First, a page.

Low Sodium Diets

Read the nutritional information carefully — even if you think you know which item is healthier, it might surprise you.
We all know the impact eating well has on our bodies, but what about our minds?
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Take it easy on the salt! That's what we've all been told by our doctors time and time again. It's an age-old adage that represents good heart health, especially for older Americans that suffer from cardiovascular diseases.
I do take comfort in the knowledge that low sodium life is better for us. Experts agree that we should eat no more than 1,500
March is National Kidney Month and the National Kidney Foundation encourages people to learn about the kidneys and kidney-related conditions, including kidney stones.
Everyone can benefit from reducing sodium because a positive side effect of doing so is increasing the amount of fresh, whole foods you get in your diet.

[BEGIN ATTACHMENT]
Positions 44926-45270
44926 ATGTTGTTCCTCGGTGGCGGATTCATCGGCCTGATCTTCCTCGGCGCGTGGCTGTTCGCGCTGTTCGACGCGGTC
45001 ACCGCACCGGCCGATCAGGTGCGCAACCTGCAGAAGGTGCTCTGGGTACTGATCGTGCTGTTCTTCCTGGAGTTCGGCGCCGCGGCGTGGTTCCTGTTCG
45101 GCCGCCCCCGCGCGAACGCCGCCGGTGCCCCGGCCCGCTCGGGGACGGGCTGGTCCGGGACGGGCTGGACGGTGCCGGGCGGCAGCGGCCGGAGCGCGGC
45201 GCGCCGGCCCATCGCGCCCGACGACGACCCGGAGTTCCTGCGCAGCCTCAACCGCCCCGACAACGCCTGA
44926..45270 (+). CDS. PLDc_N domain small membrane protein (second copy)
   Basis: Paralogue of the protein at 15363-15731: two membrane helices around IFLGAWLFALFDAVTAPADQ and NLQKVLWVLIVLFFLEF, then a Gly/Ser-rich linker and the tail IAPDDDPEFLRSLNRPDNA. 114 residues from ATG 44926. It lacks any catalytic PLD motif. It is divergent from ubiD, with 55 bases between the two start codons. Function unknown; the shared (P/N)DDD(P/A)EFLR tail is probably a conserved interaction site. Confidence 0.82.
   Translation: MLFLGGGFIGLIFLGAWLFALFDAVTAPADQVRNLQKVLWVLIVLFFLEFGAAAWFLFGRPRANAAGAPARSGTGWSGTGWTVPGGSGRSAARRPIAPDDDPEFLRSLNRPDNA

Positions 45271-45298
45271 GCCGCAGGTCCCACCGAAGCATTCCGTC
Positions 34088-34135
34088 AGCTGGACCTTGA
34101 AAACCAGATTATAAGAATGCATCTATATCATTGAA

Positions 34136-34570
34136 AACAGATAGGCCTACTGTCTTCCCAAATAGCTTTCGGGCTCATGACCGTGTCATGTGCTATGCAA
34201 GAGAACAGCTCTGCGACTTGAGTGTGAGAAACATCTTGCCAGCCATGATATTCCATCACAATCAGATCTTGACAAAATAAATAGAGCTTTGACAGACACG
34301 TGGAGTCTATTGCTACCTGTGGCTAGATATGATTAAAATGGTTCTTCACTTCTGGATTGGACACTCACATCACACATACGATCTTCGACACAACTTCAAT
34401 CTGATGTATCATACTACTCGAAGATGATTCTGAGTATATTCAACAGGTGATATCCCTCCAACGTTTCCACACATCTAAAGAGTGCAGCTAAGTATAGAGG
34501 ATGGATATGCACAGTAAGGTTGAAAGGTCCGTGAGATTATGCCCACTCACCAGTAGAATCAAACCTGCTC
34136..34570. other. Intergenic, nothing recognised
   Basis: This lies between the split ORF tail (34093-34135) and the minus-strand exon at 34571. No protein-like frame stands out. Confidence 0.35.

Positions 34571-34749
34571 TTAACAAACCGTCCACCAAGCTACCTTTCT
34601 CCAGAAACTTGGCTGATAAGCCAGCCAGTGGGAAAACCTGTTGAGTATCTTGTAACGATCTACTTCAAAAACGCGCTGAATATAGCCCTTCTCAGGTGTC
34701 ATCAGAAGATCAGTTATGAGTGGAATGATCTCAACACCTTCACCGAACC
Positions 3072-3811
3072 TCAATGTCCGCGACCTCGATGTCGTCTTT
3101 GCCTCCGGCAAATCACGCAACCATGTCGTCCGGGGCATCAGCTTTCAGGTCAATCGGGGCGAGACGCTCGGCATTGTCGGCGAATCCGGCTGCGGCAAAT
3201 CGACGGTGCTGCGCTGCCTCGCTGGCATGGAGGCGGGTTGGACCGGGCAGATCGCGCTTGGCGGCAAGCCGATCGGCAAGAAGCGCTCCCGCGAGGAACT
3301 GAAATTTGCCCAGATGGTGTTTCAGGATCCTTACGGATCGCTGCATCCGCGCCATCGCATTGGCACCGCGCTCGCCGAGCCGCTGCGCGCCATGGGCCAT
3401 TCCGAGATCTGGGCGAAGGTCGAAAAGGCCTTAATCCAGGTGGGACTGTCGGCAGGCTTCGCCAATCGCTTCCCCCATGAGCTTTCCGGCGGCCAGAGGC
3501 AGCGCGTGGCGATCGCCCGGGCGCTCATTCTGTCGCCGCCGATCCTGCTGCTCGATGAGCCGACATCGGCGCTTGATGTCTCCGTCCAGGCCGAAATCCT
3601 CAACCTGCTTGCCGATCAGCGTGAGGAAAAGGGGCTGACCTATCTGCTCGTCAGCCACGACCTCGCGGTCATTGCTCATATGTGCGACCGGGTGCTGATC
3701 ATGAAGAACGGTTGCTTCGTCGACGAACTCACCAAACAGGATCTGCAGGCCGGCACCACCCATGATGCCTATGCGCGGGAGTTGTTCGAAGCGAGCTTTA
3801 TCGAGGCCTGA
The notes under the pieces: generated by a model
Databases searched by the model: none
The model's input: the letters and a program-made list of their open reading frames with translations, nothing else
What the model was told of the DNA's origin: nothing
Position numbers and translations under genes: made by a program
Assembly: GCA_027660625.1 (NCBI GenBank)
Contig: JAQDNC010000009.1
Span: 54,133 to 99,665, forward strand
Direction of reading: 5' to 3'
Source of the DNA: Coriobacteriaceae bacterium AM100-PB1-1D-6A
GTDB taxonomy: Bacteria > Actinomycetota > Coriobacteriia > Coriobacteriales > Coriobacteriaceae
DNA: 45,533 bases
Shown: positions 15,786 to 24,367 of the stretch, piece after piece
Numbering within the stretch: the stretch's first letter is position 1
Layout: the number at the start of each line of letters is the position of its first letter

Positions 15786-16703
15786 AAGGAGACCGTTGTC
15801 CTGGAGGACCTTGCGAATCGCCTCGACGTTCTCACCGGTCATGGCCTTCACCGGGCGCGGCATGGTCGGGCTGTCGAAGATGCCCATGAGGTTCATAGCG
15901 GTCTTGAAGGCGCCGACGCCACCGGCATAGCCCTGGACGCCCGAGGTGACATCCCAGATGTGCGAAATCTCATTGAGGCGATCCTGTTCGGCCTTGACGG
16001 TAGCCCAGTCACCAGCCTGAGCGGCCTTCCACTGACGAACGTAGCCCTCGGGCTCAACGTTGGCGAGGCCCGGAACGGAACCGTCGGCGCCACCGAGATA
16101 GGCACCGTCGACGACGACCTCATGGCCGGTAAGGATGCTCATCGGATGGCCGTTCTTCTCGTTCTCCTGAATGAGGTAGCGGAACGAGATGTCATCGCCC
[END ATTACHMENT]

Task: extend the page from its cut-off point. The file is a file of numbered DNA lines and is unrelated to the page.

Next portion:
Beware the Salt Traps We all know we shouldn’t eat too much salt -- that overdoing it can lead to high blood pressure, heart
People remembered that salt is just a single "spice" on the rack -- that, actually, there are a lot of other ways to flavor foods. And when you remove the salt, it makes room for exciting new flavor combinations and creative versions of classic recipes.
I refused to eat bland food or feel like a second-class culinary citizen because of my diet. And in a world where salt sits on a flavor pedestal, I decided that it was time to rewrite the low-sodium rules (uninspiring) and prove that salt-free dishes could keep up (exciting).
Most people assume that a guest-worthy Thanksgiving turkey relies on soaking it first in a salty brine or a salty rub. But here's a little secret: That's not true. There are actually many different ways to cook a tasty turkey, beyond the brine, that will leave the skin golden and the meat moist.
There's a big story unfolding behind the scenes, with a McDonald's tie-in, that will undoubtedly have an unprecedented impact on the eating choices and habits of Americans.